Adobe Edge Figure 3

Figure 3. The Adobe Edge timeline will look familiar to After Effects users.

In the timeline example, we see 'sazoom' to begin the zoom from the text-based button selected over the South American continent and 'sazoomout' to end the button press and reveal the statistics (as shown in Figure 2). But what's happening under the hood?  To find out, simply click on the action icon next to a stage element to reveal the underlying JavaScript (Figure 4). Notice that the sa_btn JavaScript function triggers the playing of the 'sazoom' timeline shown in the previous illustration and hides the buttons and text for all the other continents.

Adobe Edge Figure 4

Figure 4. The JavaScript underlying the Adobe Edge timeline.

Adobe Edge Preview 5 has a pre-loader added, which speeds up the loading of large graphics elements, such as images, which assures smoother transitions and movements once an HTML5 interactive element has been chosen.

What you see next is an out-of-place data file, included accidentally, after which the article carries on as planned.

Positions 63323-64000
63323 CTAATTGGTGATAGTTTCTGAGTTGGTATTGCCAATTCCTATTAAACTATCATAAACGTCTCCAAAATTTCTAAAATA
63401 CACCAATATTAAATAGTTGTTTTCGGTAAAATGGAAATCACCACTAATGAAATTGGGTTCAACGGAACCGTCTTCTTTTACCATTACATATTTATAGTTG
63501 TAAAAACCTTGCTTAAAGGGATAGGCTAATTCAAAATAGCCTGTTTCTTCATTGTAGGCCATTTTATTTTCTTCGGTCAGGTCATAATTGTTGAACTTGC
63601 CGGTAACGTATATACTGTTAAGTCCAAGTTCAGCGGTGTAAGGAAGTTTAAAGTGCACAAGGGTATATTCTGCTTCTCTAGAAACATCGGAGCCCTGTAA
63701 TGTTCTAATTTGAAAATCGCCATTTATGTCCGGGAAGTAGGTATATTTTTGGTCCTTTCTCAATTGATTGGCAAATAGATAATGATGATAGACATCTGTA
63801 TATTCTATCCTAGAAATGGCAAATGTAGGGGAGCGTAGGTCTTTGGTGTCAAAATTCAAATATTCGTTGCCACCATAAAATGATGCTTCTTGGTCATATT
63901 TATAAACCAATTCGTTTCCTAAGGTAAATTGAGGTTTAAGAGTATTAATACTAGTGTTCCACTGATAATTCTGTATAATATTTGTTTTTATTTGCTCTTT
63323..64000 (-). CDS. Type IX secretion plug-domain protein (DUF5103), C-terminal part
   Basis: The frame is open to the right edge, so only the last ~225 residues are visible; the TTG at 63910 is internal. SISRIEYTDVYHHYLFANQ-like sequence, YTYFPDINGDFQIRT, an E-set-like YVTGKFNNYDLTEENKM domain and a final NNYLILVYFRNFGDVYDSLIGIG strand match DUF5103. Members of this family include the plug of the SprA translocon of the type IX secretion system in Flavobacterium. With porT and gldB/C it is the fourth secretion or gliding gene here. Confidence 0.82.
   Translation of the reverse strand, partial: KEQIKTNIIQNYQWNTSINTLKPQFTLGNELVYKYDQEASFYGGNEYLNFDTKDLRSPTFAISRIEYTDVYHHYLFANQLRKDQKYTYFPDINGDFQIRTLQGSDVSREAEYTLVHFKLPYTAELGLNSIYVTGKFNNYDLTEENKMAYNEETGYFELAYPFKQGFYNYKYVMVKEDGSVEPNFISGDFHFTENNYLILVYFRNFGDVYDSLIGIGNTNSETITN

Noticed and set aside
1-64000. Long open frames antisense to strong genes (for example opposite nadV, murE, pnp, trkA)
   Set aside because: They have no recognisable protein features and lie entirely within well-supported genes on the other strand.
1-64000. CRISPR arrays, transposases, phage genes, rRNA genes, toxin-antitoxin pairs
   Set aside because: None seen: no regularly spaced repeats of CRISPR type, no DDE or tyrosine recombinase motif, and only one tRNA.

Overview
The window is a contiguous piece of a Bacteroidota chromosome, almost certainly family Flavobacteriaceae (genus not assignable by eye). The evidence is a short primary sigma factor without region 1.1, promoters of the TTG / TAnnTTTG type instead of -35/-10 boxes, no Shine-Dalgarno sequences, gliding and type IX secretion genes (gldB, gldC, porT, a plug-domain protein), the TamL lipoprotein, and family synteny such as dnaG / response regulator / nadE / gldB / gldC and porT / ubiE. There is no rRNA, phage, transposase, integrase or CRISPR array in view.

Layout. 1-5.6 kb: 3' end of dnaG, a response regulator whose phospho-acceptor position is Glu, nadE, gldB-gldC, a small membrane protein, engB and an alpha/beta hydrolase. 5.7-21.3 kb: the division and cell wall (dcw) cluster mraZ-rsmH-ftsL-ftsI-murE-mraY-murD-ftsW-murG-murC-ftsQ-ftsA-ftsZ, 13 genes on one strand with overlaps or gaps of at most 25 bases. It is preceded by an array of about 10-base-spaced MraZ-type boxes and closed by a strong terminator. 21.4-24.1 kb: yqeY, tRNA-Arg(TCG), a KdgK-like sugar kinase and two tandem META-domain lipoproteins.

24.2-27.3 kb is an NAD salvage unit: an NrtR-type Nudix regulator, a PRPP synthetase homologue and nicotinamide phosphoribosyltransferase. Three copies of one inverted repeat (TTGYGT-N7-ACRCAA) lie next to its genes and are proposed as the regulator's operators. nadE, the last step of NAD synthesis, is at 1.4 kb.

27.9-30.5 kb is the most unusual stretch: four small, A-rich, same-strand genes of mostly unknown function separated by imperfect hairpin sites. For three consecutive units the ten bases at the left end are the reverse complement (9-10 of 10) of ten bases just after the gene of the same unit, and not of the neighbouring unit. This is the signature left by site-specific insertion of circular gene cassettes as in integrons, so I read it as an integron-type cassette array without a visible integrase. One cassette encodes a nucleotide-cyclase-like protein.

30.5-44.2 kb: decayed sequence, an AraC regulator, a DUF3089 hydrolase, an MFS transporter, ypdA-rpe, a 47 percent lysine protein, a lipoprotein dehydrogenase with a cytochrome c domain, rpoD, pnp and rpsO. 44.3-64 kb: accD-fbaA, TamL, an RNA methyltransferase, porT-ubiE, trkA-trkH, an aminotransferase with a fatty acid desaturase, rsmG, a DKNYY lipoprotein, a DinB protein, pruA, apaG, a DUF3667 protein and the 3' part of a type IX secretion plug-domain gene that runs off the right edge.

One word of caution to those who might like to change the name of symbols and elements, as we did during our initial run at Preview 4: The names for each symbol don't really matter, but the names for elements on stage matter significantly, as Adobe has wisely chosen not to modify previously created JavaScript.

Using the information shown in Figure 4, where the elements to the right are the original element names, we did a test by changing both the symbol names and element names (Figure 5). As mentioned, the symbol name changes had no effect, but changing element names resulted in JavaScript functions that called for a particular set of elements that no longer existed (well, they exist but their names have been changed).

Adobe Edge Figure 5

Figure 5. When element names are changed, the JavaScript functions call for the elements under their previous names.

The end result is a need to go back and change the JavaScript to match the new element names.  Otherwise, viewing the elements in the browser without modifying the JavaScript yields a mostly blank browser experience (Figure 6).

Adobe Edge Figure 6

Figure 6. And this is what happens if you don't go into the JavaScript to change to the new element names.